Internal records contained by Rebel News, marked secret, and signed by Environment Minister Steven Guilbeault, indicate an agreement between China and Canada to "share experts" on climate issues one year after a significant spying scandal involving Chinese scientists.
Although heavily redacted, the briefing documents relate to "A memorandum of understanding between the Department of the Environment of Canada and the Ministry of Environmental Protection of the People's Republic of China concerning environmental cooperation."
The MOU commits the two countries to the "fulfillment of the 2030 Agenda for Sustainable Development," recognizing "the relationship between environmental protection and gender equality" and to pursue "any other area related to the protection of the environment" that the parties may mutually agree upon.
The MOU also suggests the two countries exchange "technical assistance, promote and facilitate cooperation and training, share best practices on policies, procedures and enforcement activities" and, chillingly, commit to an "exchange of experts."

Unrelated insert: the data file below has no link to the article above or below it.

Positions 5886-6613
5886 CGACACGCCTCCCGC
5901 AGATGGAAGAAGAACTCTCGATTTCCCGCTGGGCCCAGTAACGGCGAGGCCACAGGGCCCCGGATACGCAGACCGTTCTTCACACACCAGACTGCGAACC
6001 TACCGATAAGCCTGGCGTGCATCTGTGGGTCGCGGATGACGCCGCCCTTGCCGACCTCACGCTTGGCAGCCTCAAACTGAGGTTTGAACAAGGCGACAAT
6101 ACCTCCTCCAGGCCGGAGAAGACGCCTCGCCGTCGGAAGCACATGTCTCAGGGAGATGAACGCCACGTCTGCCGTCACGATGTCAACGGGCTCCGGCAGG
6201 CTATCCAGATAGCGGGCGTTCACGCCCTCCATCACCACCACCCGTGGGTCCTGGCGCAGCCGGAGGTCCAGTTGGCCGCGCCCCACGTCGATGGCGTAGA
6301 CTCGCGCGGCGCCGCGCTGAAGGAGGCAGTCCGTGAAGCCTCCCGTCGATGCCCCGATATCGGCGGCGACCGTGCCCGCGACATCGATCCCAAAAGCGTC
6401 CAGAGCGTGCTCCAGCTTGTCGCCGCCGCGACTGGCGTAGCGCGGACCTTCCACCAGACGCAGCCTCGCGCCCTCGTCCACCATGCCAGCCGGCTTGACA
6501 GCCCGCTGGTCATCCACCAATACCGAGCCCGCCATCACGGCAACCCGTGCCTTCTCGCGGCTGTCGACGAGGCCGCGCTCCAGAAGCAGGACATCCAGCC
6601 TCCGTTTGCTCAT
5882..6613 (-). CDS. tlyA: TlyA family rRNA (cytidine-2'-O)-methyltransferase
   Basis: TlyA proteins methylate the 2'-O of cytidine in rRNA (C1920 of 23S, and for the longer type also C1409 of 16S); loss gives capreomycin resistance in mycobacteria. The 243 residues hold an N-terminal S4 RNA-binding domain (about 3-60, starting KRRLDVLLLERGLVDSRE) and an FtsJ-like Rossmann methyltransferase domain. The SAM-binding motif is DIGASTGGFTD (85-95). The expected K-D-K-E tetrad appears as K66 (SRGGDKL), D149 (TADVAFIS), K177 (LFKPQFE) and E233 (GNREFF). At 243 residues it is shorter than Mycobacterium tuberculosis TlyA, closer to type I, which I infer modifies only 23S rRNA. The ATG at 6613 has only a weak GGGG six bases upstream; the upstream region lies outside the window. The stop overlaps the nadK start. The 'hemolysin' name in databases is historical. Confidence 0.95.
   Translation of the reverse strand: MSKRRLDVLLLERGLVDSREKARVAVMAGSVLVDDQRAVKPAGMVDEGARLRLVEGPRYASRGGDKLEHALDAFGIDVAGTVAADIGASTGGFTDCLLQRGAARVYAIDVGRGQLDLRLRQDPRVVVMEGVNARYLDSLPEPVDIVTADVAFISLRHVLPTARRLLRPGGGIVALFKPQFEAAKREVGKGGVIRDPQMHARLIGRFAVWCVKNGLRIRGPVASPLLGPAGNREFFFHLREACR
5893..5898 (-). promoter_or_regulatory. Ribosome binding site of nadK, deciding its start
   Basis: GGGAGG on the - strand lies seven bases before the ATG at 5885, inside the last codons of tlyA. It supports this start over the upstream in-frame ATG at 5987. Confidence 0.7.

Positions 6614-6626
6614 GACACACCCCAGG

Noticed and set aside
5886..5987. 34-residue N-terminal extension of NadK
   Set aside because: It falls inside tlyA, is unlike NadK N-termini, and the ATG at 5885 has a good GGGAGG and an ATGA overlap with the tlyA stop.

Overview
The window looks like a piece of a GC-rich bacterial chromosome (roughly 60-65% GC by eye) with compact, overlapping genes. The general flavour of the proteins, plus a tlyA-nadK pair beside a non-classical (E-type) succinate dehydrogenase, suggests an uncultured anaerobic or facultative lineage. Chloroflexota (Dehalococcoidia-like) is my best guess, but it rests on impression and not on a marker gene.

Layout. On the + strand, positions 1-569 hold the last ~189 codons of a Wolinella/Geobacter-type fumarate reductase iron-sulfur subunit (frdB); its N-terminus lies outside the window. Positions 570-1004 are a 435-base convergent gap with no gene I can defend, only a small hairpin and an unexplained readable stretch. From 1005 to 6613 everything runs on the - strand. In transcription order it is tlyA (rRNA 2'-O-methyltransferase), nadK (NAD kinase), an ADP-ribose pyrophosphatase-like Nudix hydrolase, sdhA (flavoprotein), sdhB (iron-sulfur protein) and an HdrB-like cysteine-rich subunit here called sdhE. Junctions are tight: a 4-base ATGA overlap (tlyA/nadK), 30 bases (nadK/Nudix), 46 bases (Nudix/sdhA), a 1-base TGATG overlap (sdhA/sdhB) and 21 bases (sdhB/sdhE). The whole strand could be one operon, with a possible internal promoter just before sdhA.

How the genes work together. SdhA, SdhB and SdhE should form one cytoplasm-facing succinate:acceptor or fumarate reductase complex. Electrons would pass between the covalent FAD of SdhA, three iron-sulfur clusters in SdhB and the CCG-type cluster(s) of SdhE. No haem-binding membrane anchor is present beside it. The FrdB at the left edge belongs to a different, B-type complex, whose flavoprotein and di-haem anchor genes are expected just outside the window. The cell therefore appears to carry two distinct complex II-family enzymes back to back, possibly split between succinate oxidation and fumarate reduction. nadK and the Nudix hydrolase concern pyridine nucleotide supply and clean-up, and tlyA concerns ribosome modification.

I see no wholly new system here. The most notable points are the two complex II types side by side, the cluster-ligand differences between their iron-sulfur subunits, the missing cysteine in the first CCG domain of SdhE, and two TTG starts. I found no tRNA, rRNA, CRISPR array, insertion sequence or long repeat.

A previous exchange of expertise between Canada and China resulted in allegations of spying by Chinese nationals working as scientists at a Winnipeg high-level biolab.
Two Chinese army scientists who could not get security clearance to work in the United States were given top security clearance to work in Canada's only Level 4 lab.
Dr. Xiangguo Qiu and her biologist husband, Keding Cheng, were marched out of the Winnipeg-based National Microbiology Lab in 2019 and stripped of their security clearance.
In May 2019, the couple shared samples of the Ebola and Henipah viruses with the Wuhan Institute of Virology, the Chinese Communist Party's military lab accused of being the genesis of the COVID-19 pandemic.
"It appears that what you might well call Chinese agents infiltrated one of the highest prized national security elements when it comes to biosecurity and biodefence," said Christian Leuprecht, a security expert and professor at the Royal Military College and Queen's University to CBC at the time.
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